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Space Shuttle Root Cause Analysis Study

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2003-2004

 

The Space Shuttle Root Cause Analysis (RCA) study is fundamental research addressing the root cause of 2 questions:

  • Why does it cost so much to operate the Space Shuttle system?

  • Why does it take so long to process the Space Shuttle?

Ultimately, what crucial lessons must feed forward into the development of future reusable launch vehicles? A product of this study is a database. For information on obtaining the Shuttle RCA Database, contact Carey McCleskey, NASA KSC.

The Space Shuttle Root Cause (of labor) Database.

 

Sources of Labor Data for the Space Shuttle Root Cause (of labor) Database.

 

The RCA database was a joint collaboration of the NASA KSC Systems Engineering Office, the NASA KSC Shuttle Processing Directorate, and Lockheed-Martin Corporation personnel at KSC. Users are encouraged to derive new views into the database as well as share enhanced or distilled forms of the data with the space transportation design and operations community.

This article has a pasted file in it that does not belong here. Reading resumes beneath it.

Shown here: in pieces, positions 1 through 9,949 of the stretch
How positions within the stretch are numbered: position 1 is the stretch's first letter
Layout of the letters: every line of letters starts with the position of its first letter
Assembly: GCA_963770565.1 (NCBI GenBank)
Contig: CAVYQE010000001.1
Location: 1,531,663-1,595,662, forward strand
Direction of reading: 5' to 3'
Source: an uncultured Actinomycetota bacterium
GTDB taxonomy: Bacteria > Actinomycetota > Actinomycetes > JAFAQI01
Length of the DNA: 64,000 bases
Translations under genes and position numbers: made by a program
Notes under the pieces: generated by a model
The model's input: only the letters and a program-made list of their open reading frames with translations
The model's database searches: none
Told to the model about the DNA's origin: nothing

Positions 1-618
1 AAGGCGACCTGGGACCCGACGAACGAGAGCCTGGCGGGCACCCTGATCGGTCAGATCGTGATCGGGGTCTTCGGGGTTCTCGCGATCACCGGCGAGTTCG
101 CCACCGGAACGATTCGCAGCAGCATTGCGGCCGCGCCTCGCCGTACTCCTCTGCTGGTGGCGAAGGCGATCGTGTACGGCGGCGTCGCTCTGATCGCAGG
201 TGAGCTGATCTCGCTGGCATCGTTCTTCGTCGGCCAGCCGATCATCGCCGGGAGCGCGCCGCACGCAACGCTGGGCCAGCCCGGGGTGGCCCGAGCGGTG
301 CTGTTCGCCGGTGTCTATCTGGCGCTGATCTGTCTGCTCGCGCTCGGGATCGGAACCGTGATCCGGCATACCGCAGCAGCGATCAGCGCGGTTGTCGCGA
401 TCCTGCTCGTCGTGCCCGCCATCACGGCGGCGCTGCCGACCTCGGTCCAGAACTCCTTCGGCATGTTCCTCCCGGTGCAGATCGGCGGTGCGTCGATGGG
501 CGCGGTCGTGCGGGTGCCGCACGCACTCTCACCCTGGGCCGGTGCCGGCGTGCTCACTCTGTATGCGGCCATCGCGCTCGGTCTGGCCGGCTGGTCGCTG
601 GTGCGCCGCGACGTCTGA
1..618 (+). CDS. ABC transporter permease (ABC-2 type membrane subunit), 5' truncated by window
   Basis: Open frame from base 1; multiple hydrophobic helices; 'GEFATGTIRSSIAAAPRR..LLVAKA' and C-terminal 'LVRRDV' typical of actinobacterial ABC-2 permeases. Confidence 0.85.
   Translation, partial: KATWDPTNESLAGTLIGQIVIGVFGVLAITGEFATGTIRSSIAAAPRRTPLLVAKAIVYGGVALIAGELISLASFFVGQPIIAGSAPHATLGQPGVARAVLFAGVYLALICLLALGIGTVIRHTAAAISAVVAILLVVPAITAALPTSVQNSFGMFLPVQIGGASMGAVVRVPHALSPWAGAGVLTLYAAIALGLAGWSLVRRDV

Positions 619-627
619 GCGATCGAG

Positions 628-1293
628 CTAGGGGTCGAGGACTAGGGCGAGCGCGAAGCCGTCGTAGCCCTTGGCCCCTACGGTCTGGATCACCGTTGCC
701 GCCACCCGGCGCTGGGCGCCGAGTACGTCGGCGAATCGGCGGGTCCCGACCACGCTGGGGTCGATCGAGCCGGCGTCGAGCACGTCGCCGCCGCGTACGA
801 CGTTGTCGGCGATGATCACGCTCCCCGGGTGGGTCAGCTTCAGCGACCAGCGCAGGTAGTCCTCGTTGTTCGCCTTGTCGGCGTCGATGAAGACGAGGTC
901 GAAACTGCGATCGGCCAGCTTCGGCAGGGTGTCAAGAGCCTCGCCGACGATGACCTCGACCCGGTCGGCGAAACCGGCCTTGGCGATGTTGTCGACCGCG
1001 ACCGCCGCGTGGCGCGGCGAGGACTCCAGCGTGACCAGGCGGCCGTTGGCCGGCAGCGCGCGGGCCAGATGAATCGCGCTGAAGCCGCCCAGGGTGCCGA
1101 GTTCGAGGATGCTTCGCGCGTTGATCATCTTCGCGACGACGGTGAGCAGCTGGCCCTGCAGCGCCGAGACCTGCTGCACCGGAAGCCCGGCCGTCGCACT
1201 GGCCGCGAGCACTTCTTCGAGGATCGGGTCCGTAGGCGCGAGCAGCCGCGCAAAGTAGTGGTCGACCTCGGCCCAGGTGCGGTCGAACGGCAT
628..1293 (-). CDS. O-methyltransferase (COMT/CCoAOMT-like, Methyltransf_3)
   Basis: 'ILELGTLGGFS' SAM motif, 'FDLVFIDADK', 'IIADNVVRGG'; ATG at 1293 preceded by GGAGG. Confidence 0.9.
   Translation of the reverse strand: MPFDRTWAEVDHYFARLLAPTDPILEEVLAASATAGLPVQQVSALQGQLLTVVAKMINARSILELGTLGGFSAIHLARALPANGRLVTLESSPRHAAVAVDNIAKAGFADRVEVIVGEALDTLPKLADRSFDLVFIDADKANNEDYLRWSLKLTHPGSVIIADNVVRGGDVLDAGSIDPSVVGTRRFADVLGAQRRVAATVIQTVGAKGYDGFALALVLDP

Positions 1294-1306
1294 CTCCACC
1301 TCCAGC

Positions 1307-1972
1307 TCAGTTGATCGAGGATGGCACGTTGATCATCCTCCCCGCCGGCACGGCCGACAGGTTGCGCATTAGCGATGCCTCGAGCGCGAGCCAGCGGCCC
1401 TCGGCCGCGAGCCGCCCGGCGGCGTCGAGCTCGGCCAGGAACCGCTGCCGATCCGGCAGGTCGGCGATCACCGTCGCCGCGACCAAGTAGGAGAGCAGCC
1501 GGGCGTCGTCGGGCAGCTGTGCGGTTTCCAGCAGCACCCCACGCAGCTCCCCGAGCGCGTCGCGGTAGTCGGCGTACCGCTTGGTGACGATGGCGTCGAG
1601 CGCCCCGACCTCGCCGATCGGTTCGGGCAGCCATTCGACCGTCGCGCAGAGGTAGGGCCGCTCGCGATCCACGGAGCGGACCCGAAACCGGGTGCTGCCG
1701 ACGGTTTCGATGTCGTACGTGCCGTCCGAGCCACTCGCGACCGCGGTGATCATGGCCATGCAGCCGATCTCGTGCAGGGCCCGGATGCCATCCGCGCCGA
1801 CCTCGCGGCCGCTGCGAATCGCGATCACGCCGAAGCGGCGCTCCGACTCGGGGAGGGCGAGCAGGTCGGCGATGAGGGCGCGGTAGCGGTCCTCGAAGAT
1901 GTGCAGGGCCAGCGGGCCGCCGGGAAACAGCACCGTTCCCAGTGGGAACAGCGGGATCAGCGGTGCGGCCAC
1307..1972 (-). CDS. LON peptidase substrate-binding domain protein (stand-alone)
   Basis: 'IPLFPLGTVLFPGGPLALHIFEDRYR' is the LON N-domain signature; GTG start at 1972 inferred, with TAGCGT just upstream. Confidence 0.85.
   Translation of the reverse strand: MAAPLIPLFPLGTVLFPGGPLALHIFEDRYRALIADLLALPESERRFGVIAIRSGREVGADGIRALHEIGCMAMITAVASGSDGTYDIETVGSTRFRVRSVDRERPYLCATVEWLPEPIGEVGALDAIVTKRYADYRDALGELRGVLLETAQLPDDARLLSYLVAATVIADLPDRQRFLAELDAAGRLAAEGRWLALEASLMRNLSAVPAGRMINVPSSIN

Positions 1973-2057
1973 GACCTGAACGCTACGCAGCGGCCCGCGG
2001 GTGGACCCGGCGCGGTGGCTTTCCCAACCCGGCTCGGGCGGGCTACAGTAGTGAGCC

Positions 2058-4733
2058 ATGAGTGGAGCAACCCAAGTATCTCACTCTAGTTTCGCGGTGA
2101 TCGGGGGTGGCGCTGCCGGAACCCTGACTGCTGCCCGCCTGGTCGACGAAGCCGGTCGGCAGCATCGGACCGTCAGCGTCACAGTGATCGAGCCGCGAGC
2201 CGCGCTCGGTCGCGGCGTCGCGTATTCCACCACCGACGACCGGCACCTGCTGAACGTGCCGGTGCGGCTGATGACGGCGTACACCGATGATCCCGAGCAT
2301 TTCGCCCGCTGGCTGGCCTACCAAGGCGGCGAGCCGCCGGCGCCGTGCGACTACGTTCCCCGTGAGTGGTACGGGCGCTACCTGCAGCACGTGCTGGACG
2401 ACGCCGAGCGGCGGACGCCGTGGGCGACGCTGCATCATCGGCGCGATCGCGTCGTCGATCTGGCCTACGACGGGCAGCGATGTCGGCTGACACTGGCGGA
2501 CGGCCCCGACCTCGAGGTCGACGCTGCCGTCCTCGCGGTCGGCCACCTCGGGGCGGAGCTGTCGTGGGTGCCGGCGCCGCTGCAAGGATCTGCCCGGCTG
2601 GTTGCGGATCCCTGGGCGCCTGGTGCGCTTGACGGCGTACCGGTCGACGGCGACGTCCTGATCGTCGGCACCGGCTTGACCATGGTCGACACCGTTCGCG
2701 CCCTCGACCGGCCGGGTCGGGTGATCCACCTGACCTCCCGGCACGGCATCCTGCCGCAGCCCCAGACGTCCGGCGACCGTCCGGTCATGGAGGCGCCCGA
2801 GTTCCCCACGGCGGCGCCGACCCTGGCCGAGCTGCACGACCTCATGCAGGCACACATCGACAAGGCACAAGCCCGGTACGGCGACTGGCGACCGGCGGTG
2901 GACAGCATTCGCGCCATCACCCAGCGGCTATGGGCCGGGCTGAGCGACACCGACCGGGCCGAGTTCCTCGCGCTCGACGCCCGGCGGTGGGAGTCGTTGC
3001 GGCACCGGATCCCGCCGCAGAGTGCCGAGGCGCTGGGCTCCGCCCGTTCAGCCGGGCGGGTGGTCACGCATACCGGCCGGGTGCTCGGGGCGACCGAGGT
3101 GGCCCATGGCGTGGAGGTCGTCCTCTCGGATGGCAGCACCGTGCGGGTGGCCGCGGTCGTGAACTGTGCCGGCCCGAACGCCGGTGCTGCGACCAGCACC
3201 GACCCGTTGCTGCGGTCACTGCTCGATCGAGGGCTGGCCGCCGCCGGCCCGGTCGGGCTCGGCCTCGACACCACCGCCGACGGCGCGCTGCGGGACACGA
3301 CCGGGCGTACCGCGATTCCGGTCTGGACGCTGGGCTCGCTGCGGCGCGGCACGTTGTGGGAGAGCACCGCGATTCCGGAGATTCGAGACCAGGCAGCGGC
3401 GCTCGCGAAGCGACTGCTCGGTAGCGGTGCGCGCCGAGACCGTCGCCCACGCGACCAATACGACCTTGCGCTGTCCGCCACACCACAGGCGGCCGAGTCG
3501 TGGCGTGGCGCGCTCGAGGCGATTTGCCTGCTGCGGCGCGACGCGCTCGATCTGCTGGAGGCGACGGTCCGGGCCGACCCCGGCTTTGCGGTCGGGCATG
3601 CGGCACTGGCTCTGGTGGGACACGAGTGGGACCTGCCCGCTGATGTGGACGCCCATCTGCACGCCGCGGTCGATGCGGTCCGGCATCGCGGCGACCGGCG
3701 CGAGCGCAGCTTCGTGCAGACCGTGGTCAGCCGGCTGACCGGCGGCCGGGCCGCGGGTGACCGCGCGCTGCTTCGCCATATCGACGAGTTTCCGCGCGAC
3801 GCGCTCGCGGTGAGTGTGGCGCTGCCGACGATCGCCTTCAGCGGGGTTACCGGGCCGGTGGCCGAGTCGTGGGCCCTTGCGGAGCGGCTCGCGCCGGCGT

The objective here is an understanding of what can make space transportation flight or ground system designs safer, more affordable and more routine by identifying the problems, issues and fundamental road-blocks in operational real-world systems. KSC Space Shuttle Systems engineers contributed expertise and knowledge to the raw, less useful activity sets of data, so as to categorize, understand, and add useful value to each piece of the extensive (thousands) of activities defined per Shuttle processing flow. Knowledge capture of existing Shuttle Systems Engineering (PK Directorate, Shuttle Processing Directorate) created an invaluable data set useful for improving the design and operability of future systems.

 

In 2004 the RCA database was matured to include multiple flows of data, an enhanced user interface, and significantly enhanced data validity and verification processes creating value for current and future space transportation system operators. Types of data include: ground processing activities, duration of activities, type of activity, activity assignment by sub-systems, causes of activity, number of planned and un-planned activities.

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Website Contact: Edgar Zapata, NASA Kennedy Space Center